Arizona high court says cities must benefit from subsidies

PHOENIX (AP) — Arizona cities, counties and the state Legislature must ensure the public actually receives a real benefit in exchange for subsidies the government provides to lure businesses or they violate the state constitution's gift clause, the state Supreme Court ruled Monday.

In a case that has wide ramifications for governments that have increasingly felt compelled to cut deals to lure new business, the high court said that providing subsidies must do more than provide greater economic activity, they must bring the city some real return on its investment or they are illegal.

The case decided Monday involved a $2.6 million subsidy the city of Peoria provided to the private Indiana-based Huntington University to open a campus in the city's Arrowhead district. Some of the money went to Huntington and some to the private company, Arrowhead Equities, that renovated an existing building to meet its needs.

Peoria had adopted an economic development plan designed to lure specific businesses into the city, including education providers. They agreed to a deal with Huntington in 2015 where the university would get subsidies for opening a campus and agreeing not to do so anywhere else in the state.

But Peoria got nothing more than greater business activity from its investment, neither a stake in the buildings its money helped renovate nor other consideration.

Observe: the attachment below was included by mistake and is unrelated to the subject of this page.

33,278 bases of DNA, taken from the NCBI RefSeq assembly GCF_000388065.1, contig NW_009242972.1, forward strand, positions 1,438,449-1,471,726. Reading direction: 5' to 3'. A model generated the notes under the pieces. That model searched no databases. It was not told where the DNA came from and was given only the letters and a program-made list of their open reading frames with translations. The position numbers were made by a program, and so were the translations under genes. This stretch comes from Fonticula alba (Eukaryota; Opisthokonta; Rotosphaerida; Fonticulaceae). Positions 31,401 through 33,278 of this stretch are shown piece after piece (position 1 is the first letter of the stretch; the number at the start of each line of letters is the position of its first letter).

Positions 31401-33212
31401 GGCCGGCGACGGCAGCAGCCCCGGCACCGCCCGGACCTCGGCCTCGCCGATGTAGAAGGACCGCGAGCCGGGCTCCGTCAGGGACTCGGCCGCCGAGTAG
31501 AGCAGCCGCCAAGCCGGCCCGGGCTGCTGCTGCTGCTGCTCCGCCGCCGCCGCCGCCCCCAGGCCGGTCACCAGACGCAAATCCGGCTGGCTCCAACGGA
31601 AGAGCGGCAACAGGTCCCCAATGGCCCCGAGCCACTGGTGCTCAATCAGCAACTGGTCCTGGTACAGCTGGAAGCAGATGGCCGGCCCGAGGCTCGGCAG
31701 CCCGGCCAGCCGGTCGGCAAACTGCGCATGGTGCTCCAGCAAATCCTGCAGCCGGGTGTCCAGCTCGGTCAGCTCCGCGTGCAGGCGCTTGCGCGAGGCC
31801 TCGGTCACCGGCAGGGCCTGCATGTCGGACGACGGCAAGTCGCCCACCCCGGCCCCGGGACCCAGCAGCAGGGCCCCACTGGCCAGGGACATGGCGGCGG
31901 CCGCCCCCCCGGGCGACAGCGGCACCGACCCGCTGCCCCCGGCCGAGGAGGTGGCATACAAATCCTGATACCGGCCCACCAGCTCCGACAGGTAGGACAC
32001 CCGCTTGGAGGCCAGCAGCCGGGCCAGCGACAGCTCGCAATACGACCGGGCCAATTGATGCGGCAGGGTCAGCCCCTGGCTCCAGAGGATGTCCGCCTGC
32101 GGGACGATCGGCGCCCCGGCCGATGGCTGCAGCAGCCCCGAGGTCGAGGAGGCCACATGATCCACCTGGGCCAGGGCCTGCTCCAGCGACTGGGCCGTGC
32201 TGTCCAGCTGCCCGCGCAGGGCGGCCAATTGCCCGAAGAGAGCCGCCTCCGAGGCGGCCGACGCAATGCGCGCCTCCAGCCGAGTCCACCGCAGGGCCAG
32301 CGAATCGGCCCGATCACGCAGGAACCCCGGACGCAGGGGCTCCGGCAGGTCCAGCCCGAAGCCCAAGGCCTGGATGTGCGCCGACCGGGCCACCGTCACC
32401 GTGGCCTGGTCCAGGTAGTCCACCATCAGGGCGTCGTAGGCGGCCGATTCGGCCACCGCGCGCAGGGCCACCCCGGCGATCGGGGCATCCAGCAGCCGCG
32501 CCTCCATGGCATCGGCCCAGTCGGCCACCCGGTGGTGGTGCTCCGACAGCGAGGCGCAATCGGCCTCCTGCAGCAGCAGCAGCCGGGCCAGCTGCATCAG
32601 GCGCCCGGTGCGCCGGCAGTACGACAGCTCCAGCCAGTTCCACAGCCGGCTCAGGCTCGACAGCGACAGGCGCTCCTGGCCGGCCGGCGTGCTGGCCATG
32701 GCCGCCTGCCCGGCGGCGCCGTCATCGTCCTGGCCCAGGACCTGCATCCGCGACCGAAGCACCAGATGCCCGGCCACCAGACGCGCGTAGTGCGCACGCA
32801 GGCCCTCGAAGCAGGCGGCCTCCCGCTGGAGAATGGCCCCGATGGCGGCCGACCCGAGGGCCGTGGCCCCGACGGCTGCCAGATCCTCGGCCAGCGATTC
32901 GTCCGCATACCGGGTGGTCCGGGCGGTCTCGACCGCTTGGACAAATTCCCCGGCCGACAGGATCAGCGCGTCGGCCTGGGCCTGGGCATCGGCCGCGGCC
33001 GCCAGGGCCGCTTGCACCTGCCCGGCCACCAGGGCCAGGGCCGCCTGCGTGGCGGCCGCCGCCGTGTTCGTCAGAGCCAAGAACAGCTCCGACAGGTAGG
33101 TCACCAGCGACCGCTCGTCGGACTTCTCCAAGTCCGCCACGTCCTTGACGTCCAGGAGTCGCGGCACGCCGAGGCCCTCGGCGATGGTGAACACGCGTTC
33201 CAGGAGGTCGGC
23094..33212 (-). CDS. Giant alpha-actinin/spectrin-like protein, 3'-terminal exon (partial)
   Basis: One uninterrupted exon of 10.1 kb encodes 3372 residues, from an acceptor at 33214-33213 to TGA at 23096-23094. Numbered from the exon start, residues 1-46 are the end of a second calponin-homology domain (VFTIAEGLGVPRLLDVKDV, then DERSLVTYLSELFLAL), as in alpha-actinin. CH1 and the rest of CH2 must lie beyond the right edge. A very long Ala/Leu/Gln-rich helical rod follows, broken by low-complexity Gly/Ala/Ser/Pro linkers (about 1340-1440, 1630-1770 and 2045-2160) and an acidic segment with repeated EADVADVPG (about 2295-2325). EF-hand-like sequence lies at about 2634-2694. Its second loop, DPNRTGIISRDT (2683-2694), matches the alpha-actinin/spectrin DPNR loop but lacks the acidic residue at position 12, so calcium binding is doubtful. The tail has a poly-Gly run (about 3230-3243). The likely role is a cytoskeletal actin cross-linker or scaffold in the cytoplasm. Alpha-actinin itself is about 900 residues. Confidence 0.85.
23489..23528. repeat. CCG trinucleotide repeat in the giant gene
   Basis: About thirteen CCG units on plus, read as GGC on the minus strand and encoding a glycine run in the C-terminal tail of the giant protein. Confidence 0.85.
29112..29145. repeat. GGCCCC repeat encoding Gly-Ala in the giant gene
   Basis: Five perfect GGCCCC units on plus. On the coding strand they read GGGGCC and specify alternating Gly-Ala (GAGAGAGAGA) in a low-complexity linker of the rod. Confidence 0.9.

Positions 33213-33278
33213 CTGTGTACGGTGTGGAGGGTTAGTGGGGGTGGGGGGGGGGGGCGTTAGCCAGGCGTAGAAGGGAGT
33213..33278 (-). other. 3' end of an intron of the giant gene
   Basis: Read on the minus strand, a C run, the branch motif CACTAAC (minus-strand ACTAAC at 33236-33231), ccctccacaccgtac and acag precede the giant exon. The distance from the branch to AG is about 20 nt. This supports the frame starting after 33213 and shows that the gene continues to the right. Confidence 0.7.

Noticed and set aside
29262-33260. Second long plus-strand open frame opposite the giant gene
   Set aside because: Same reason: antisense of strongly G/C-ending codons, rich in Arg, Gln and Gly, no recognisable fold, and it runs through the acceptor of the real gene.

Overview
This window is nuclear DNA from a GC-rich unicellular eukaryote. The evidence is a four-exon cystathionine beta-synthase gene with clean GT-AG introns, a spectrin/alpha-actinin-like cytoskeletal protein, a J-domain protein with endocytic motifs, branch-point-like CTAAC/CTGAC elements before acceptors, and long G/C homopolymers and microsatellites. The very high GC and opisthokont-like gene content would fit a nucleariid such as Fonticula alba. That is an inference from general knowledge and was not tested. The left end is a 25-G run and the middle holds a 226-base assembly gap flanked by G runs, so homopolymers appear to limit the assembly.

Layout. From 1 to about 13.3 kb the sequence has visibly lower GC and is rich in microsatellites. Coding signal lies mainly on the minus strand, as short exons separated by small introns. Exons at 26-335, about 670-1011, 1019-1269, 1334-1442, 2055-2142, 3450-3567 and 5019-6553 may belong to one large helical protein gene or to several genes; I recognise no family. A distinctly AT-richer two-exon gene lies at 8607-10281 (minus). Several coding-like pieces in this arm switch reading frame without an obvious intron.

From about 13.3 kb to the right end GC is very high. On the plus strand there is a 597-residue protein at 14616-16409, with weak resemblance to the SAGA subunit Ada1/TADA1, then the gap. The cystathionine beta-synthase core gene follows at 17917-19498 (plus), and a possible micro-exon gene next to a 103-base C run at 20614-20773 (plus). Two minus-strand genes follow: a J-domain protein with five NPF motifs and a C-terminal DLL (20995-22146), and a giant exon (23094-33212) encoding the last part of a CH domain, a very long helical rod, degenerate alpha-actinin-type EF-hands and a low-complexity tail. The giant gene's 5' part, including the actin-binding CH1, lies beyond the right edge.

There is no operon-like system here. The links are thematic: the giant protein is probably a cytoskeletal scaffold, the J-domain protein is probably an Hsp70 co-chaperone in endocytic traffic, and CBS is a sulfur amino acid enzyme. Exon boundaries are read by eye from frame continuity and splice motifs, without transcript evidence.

The high court, in a unanimous opinion written by Vice Chief Justice Ann Timmer, said that doesn't cut it.

“In effect, HU and Arrowhead’s promises are no different than hamburger chain promising to operate in Peoria in exchange for monetary incentives paid by the City in hope of stimulating the local economy,” Timmer wrote. “A private business will usually, if not always, generate some economic impact and, consequently, permitting such impacts to justify public funding of private ventures would eviscerate the Gift Clause.”

The case was brought by the Goldwater Institute on behalf of a group of taxpayers.

“Today’s unanimous ruling sends a powerful reminder to government officials across the state that they can’t spend taxpayers’ hard-earned money on sweetheart deals for select private businesses, but can only purchase goods and services that truly benefit the public,” the Goldwater Institute said in a statement.

The city said in a statement that is has long championed economic development and the agreements it had with Huntington and Arrowhead “were developed using clearly defined performance criteria that were based on previously established law and legal precedents regarding the gift clause.”

That's no longer the case, the city acknowledged.

"While this disappointing ruling may have a chilling effect on economic development programs across the state, the city will continue to ensure it is promoting positive economic development efforts within the legal framework as clarified by the court," the city said.